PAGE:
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Forum > Pattern Modifications, Design Changes & Pattern Drafting > Help needed in Kenya, to find out in what shape to cut the patches that cover my new round greenhouse design.

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Help needed in Kenya, to find out in what shape to cut the patches that cover my new round greenhouse design.
How can I find out in what shape to cut the 10 patches, that make a round umbrella shaped cover for the Power Flower Greenhouse, when sewn together?
Paul Bruno
Paul Bruno
Member since 1/26/12
Posts: 1
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Date: 1/26/12 2:55 AM

Dear pattern cutting experts,

I have a specific question, that I have been wrestling with for quite some time now, so I just posed it on my facebook wall, and someone reacted to it by telling me about PatternReview.com, and I do think I have now finally struck gold!

I have invented a new geometric structure that I call "Power Flower", that needs less material to make a bigger shelter because it distributes (flow) the energy (power) more harmonically around,
It can be woven from any kind of material. Here are some pictures of it on my blog where I made it from woven willow, and also from long plastic tubes and various other materials: www.p0werfl0wer.blogspot.com

I have recently emigrated from Holland to Kenya, and now I would like to utilize this structure, by building a "Power Flower Greenhouse", to make the cheapest greenhouse in the world, by covering the woven structure with an umbrella shaped material made from 10 patches sown together.
Greenhouses give more and bigger yields on a smaller space, and need less water because the evaporation is contained, so if I can make a cheaper one, then that would make this option available for more people here in Africa, where a lack of water, food and money are the biggest problems in the world.

If each of the 10 patches would have straight edges, then they would form a pointy pyramid shape, with 10 flat sides, instead of a rounded umbrella shape, so my question to you is:

HOW CAN I CALCULATE THE CURVE AND SIZE OF EACH OF THE 10 PATCHES?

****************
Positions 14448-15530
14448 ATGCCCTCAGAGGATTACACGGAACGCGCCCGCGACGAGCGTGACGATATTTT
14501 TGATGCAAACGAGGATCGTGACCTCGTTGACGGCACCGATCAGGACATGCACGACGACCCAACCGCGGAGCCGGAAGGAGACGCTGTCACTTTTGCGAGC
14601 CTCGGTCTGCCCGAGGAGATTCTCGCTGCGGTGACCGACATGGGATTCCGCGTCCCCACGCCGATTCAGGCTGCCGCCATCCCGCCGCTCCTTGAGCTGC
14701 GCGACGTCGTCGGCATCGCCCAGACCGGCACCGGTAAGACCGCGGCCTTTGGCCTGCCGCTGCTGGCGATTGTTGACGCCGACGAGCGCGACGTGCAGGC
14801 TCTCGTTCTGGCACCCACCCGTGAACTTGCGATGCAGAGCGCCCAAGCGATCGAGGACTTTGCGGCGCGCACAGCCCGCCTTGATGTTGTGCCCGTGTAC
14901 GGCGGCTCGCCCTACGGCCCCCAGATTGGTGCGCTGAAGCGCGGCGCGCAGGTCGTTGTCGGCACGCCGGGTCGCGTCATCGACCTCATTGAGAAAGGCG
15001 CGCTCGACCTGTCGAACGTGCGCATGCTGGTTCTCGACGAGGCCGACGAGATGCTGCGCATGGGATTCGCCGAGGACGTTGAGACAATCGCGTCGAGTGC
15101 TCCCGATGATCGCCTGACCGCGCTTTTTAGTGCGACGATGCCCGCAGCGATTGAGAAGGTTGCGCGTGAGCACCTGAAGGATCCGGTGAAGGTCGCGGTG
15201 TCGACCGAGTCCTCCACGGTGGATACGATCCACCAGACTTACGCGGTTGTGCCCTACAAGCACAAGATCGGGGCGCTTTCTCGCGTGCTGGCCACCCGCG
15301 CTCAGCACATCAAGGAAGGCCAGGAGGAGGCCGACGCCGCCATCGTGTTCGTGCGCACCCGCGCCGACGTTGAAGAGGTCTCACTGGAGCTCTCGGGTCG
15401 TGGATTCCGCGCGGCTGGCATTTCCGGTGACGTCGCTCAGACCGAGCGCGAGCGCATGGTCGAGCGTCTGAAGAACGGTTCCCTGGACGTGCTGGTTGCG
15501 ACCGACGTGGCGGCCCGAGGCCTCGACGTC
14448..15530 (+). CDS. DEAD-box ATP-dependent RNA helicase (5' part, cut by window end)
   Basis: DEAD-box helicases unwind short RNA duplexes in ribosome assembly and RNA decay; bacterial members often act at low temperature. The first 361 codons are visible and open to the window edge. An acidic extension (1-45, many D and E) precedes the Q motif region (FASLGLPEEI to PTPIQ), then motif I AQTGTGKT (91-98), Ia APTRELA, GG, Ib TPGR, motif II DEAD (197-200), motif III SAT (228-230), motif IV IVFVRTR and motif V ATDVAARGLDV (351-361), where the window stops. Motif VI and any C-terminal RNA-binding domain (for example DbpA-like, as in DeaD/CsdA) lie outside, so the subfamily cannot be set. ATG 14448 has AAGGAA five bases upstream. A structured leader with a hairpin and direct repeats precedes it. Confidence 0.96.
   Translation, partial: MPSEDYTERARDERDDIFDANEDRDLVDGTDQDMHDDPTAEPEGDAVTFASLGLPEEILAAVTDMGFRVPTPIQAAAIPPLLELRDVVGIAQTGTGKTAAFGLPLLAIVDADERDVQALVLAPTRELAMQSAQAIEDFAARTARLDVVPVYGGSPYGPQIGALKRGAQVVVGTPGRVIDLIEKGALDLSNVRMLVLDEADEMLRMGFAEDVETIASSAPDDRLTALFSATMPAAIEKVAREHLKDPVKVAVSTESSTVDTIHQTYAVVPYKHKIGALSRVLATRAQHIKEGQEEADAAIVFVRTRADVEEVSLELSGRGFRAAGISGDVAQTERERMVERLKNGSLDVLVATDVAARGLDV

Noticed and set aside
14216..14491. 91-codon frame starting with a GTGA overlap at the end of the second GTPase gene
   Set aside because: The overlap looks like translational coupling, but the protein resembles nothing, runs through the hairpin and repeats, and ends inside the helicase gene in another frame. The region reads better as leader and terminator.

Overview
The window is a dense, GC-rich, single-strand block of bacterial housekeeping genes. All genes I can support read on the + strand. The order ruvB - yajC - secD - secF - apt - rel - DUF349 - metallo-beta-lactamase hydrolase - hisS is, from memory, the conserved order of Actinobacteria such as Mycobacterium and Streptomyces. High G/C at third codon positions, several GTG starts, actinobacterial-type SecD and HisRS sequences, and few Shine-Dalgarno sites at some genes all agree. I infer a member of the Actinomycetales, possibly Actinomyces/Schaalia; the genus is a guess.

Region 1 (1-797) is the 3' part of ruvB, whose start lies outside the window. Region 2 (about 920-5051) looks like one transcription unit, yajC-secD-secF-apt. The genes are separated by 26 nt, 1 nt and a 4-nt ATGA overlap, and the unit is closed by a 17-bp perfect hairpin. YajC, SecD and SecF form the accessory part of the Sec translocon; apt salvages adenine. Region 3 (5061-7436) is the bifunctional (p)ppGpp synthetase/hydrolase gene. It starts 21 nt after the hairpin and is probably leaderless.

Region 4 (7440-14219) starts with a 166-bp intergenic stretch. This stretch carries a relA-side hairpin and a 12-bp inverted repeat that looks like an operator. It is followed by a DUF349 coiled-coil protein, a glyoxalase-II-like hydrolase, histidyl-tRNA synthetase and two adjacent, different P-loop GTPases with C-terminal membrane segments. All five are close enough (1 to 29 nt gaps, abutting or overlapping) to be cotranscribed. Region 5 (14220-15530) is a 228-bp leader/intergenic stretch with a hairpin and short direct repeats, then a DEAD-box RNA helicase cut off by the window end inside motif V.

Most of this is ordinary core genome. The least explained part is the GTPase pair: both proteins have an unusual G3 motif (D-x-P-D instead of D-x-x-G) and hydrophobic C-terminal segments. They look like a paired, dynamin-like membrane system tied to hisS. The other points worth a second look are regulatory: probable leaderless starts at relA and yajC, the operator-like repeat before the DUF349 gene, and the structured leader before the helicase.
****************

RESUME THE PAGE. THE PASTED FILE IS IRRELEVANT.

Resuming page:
I know there MUST be a formula that answers this question, that relates the diameter of the total sphere to the amount of patches that make up this sphere that would look like a beachball.

It would be easiest if I could draw this curve on the material by tying a marker to a rope, to draw each of the two curves that together make one of these patches, but how long should that rope be, and how far apart should I attach the two centerpoints at the other end of these ropes, to make something similar to the shape of a "Vesica Pisces"(http://en.wikipedia.org/wiki/Vesica_piscis).
The shape of the Vesica Pisces is made by two circles that overlap in the middle, where the outer diameter of each circle is crossing the center of the other, while for making the shape of the patches I need, to make the umbrella/beachball shape, the circles should be further apart.
How far apart, and how big are these circles in relation to the total sphere that the 10 patches would make when sown together?

The cover must be 1/3rd of a sphere, and will then look like an umbrella with 10 patches, with a outer diameter of 13 meters, so the total sphere, that would look like a beachball with 10 patches, would have a diameter of around 15 meters.

People that know in what shape to cut the patches that make hot air balloons might also know more about this.

PLEASE HELP ME OUT!


Yours sincerely,

Paul Bruno.Vesica Pisces expanation by WikipediaMy Webpage

Mel.J
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Mel.J
Intermediate
Victoria Australia
Member since 7/30/02
Posts: 2785
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Date: 1/26/12 4:13 AM

OK, this is more of a maths question than a sewing one & I know there's some here who are much more mathematically inclined than me, but here's some starting thoughts:

Do you particularly need the shape to end up being 1/3 of a sphere? I would suggest calculating on a hemisphere & then chopping the bottom off your pattern piece if you want it to be shallower.

For a hemisphere:
The base measurement for each piece will be (Pi * diameter) / 10.
The height of each piece will be (Pi * diameter) / 4.

I can't offer any suggestions as to how to get the exact curve shape, to be honest I would try it with paper and see what results you get.
But, again, for your purpose is exactness necessary? Or is 'close enough' going to be ok?

Interesting project - once you get it sorted out I'd love to see the finished product.

------
Mel (Melbourne, Australia)

Tom P
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Tom P  Friend of PR
Intermediate
New York USA
Member since 3/16/07
Posts: 888
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In reply to Paul Bruno


Date: 1/26/12 10:28 AM

The gist of it is like what's shown in the photo.



Or to see photo click here. It's not showing right in the preview.

What's shown makes a cone with a 30deg angle at the top, that rounds off at the tip. If you want to make a true sphere, then the sides of the "wedge" should be circular, with a radius equal to (# wedges)/2 * (radius of sphere).

You would need to add a seam allowance to either side of the wedge shown. I wouldn't go any less than 2cm (about 3/4 in.) for something for exterior use like this. It's fairly easy to add the SA with a see through ruler.

You can probably refine the shape a little more, but I think you'd need to make a scale model (about 6in. across), then make a prototype. Your frame isn't going to be smooth unless you use an infinite number of circles, and I'm not even sure it converges to a sphere all the time. Certainly not a sphere of the same size, if you allow the circles to slide relative to each other.

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